Wednesday, 6 July 2011

Islamism: What are you talking about?

There is one word that has become increasingly popular in media, political and academic discourse of late – Islamism.

No other words however annoy me as much.The word is redundant. It can mean absolutely anything.

In media and political discourse – Islamism is pretty much synonymous with “bad Muslim” – the evil, extremist, terrorist, ‘fanatic in the attic’ Muslim; more often than not, it is used as a slur.

In more refined quarters, it is used to refer to the Muslim Brotherhood and groups inspired by it, or used as an equivalent to the equally pointless term ‘political Islam’.

The fallacy of Islamism is perhaps best demonstrated by Wikipedia, which hosts no less than nine definitions.

At its mean – a word should convey some shared understanding to allow communication of ideas between people. Islamism does not fulfil this criterion.

If Islamism is the philosophy and ideas of the Muslim Brotherhood, then it needs to be restricted to this and not diluted by refering to a host of other groups with sometimes radically different beliefs than the Brotherhood (for example, Saudi Arabian Salifiyyah are often referred to as Islamist despite stark differences).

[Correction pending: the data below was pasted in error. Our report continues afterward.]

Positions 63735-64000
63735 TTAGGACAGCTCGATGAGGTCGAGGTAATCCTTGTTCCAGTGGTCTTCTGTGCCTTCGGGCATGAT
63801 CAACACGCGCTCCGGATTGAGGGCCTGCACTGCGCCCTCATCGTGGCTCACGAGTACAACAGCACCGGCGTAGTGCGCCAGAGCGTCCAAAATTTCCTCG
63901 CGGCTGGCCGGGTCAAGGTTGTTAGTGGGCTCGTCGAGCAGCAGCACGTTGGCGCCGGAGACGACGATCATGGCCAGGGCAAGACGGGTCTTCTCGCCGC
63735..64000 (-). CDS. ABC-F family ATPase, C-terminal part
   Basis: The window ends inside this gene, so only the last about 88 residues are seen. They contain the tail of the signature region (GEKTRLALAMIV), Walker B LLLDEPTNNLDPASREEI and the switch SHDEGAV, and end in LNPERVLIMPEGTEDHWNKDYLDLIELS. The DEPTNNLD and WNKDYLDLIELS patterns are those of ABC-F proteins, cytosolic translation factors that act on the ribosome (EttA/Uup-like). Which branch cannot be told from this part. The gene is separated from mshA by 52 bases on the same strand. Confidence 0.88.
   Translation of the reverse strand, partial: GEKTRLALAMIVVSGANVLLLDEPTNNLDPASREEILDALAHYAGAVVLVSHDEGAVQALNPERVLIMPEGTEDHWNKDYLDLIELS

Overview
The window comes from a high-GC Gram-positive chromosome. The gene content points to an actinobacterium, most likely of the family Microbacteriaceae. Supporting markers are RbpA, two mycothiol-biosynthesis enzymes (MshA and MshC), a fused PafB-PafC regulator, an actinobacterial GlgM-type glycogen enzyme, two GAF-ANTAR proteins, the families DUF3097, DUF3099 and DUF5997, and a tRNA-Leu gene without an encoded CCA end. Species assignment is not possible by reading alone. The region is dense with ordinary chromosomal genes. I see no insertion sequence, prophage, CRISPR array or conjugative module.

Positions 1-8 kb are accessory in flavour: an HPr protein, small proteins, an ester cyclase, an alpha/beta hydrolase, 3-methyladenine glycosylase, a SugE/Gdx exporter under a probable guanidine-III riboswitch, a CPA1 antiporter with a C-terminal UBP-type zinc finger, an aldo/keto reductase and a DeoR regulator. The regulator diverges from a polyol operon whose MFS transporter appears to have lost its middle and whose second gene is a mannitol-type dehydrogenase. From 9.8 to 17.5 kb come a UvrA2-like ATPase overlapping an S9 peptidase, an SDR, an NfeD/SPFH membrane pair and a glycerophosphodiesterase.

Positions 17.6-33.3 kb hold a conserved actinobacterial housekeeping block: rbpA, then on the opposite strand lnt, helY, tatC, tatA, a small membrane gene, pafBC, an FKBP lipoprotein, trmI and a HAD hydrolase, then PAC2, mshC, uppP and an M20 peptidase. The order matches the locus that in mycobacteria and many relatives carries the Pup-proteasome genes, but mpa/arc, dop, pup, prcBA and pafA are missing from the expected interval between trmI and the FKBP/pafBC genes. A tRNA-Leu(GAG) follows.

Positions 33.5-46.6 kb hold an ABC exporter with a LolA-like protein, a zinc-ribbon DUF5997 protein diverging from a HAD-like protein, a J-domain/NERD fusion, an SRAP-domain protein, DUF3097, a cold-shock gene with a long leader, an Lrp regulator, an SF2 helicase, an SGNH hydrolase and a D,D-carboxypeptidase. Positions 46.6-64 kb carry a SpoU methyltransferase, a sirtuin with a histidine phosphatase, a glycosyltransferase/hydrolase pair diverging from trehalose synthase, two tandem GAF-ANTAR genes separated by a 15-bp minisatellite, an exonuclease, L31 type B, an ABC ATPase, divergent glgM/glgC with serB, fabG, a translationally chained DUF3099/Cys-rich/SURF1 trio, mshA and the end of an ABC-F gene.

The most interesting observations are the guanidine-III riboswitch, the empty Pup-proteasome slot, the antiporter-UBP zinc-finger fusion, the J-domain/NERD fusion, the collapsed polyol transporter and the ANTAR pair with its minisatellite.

If Islamism is to refer to ‘political Islam’ then this should be done with integrity and intellectual honesty. ‘Political Islam’ can not be considered a new movement (as if Islam has made no political claims prior to the twentieth century). Nor can it be restricted to describe only one end of the political spectrum. To be sincere in this definition then, we must also describe British Muslims for Secular Democracy as Islamists.

Finally, if Islamism is to refer to the bogeymen of Islam as it is often in the media and even our Prime Minister, then we must have an honest conversation about what ‘Islamism’ is and what makes it a problem. It is unacceptable to bandy about Islamism as a slur and an insult with no further thought, simply replacing Marxist/Marxism as the new threat to modern society.

Ultimately, I think academia, the media and polity would do better to abandon the word altogether – though I welcome someone to prove me wrong.


  1. "If Islamism is to refer to ‘political Islam’ then this should be done with integrity and intellectual honesty".

    Perhaps an oxymoron to use integrity alongside political islam.

    But i agree with you. I hate redundant words, they are unjust.

  2. Salaam, thank you for the comment.

    Do you mean to say that political Islam has no integrity?